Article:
Discerning minds. How to read to preschoolers


Magicians know: children are a tough audience. Despite their inherent naiveté and typically short attention spans, they don’t miss a trick. They follow every move and assume nothing – unlike adults, who are full of assumptions and can be relatively easily misdirected. In a sense, kids are a whole lot more perceptive than some people give them credit for.

To an extent, it’s that way when reading to them, too. Except for the very, very young, don’t talk down to them, don’t use babytalk, and do anticipate that kids these days can follow some fairly complex plot lines.

If you’re interested in voice over jobs aimed at children as an audience (as opposed to jobs that use child voice actors), there are a number of genre options.

  • Audiobooks
  • Video games
  • Apps (especially for tablets and smartphones)
  • Talking toys

Although the last three of these tend to be more financially attractive for talent, Audiobooks tends to be the genre most people immediately think of. What people don’t think of is how short most young children’s books are. Since payment for narrating an audiobook is typically calculated Per Finished Hour, this market tends to be relatively low paying. It doesn’t take long to read a 32-page book. According to Writer’s Digest, that’s the typical length for a young children’s picture book, roughly a target of one sentence per page, or about 600 words at most.

As we write this, the audiobook audition site ACX.com lists nearly a hundred books in the Children’s Book genre, but most are significantly longer and aimed at older kids, tweens, teens or young adults. Although reading speeds can vary greatly, the finished-hour estimates tend to agree with the estimates in EdgeStudio.com’s Words to Time Calculator. (Incidentally, many books at ACS.com compensate on the basis of Royalty Sharing.)

If you nevertheless find yourself with a recording opportunity to keep primary teeth smiling, note that reading to young children often calls for a more relaxed (but not lethargic) pace, so that the listener can fully grasp the meaning.

And keep youngsters’ special sort of sophistication in mind. For example, here are some observations from a professional babysitter we recently spoke with. (If you’re a parent, surely you can add your own.)

  • The 3-year-old who specified which picture caption he wanted to hear next. It wasn’t so much that he was interested in certain pictures more than others, than his desire to be in control.
  • The 4-year-old who said, “Don’t read in that [character] voice, use your real voice!” Kids can be very critical, and know what they want. In fact, that direction falls right in line with today’s “real voice” standard, a direction that even cartoons have been heading.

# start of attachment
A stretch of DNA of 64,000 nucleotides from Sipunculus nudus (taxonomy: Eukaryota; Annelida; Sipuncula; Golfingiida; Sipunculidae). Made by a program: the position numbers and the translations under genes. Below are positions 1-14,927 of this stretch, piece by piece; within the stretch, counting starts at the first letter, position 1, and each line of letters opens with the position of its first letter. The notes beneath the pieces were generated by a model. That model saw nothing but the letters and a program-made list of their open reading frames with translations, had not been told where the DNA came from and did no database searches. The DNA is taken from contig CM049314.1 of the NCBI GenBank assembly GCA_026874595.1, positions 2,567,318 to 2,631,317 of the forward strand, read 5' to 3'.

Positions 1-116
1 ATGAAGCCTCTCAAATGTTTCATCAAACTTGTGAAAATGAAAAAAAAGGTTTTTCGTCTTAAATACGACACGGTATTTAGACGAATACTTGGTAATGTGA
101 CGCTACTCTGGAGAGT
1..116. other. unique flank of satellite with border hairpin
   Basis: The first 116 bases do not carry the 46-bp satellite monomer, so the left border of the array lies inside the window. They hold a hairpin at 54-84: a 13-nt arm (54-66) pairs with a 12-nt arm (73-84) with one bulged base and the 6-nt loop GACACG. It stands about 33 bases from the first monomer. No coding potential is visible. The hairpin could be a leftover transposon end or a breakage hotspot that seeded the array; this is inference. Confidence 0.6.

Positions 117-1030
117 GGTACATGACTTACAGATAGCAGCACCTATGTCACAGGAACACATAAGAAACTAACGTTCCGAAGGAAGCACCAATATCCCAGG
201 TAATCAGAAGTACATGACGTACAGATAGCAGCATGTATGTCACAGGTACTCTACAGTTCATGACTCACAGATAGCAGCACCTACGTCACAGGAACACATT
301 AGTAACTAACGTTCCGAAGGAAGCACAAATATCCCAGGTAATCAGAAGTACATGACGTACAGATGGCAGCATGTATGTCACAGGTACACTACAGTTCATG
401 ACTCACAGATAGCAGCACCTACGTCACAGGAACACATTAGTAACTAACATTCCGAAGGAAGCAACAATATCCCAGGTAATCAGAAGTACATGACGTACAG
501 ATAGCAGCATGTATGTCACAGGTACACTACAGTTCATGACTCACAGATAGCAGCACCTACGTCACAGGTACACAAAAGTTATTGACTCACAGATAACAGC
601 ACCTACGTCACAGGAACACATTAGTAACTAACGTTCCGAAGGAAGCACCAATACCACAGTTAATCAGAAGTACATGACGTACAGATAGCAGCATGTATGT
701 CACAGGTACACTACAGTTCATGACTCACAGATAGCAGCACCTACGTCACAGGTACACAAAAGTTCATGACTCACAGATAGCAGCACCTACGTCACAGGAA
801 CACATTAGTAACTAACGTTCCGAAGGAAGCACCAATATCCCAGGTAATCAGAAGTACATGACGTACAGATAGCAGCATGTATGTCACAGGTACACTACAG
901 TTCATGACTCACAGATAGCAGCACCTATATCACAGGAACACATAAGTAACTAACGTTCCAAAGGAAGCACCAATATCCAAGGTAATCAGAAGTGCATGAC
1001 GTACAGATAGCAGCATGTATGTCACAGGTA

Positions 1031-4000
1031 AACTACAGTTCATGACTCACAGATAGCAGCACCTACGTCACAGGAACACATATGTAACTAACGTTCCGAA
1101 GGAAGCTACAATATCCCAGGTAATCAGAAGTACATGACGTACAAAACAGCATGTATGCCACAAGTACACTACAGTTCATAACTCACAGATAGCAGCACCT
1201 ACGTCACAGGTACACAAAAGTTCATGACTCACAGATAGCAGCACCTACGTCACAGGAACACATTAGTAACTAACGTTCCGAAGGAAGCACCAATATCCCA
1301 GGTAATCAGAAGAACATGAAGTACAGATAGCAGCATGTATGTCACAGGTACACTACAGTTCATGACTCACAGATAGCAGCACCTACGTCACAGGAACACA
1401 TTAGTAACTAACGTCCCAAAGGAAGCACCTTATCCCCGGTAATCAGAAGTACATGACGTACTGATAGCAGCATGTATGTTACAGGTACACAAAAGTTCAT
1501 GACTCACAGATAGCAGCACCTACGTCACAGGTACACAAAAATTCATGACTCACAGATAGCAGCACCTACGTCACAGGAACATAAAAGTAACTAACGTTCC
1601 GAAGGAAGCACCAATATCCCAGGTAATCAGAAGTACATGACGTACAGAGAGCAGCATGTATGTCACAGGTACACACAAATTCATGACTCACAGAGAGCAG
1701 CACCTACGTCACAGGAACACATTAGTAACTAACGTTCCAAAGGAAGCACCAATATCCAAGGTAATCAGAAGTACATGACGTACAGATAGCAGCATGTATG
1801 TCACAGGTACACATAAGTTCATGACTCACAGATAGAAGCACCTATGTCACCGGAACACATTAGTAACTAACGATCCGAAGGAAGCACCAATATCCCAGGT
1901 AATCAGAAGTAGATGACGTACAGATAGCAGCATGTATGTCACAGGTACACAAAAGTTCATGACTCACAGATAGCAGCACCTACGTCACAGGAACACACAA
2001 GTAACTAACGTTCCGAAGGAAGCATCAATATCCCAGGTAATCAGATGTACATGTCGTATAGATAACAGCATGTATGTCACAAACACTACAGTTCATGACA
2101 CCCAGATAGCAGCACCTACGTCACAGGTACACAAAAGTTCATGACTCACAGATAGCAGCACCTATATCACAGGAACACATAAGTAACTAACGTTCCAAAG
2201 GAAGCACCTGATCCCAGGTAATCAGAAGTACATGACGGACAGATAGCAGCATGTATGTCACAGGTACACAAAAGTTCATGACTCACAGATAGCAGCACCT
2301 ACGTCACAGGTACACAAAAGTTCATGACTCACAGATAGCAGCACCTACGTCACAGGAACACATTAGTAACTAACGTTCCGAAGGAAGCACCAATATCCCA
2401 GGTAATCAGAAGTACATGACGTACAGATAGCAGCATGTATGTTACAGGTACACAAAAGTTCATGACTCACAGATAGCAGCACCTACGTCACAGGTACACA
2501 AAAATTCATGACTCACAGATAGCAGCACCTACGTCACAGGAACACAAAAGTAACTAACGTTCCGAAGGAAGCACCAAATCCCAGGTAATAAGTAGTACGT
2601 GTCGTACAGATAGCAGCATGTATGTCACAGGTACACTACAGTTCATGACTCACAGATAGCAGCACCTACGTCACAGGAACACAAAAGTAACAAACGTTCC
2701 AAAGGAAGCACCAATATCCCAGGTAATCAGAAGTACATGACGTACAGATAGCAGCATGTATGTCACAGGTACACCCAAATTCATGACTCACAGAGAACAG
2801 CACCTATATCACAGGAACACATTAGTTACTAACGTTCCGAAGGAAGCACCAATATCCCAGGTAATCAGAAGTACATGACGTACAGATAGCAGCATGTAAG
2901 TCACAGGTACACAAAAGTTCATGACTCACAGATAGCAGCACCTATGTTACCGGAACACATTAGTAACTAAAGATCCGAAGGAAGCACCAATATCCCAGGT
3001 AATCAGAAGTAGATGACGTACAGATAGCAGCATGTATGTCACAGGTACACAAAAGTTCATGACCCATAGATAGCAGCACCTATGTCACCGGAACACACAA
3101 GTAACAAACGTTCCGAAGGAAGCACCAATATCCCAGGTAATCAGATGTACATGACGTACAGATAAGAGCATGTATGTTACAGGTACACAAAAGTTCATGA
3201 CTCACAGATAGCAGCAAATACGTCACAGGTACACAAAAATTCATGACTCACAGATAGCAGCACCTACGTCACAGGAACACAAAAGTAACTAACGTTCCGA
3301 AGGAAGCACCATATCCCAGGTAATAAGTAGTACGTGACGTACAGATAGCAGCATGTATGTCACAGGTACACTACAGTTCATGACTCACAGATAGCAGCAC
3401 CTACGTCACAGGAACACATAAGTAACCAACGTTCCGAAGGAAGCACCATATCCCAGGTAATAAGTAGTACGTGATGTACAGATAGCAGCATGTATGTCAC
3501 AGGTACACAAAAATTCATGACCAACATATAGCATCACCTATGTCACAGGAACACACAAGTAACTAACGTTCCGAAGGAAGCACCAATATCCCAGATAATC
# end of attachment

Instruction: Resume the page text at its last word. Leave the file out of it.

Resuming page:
• Kids who want the same book read to them at every session ... but soon they start to chime in with the answers.
  • Kids who, when the bored adult tries to change the story line, shout, “That’s not how it goes!”

Yep, it’s a discerning crowd. If you work with a director, you should of course follow his or her direction. If you’re self-directing, you should read with clarity, variety and expression, but you may not want to ham it up. Better, develop credible characters, just as you would in other genres, and focus on expressing a range of emotions in a more realistic characterization.

Kids benefit from being read to even as early as 6 weeks old, and past the time when they’ve begun to read for themselves.

If you’d like to practice reading to a live pre-reader audience, check with your local library. Many libraries have a program where volunteers read to young children, sometimes in teams of two adults. There are also various other organizations, which you will discover by using a search string such as volunteer reading to children.

In addition to the experience and emotional satisfaction, it’s also a very good deed. One such organization, Reach Out and Read (reachoutandread.org) notes the following:

  • Only 48 percent of young children in the U.S. are read to daily.
  • Minority and low-income children are less likely to be read to every day than their non-minority and higher income peers.
  • By age 3, children from lower-income families have heard roughly 30 million fewer words than their more affluent peers.
  • By the end of third grade, reading proficiency is a key benchmark for educational development. In 2013, 66% of public-school fourth graders were less than proficient.

So, whatever the neighborhood, whatever the audience, sometimes the issue isn’t just about producing finished hours. It’s also about producing finished kids.

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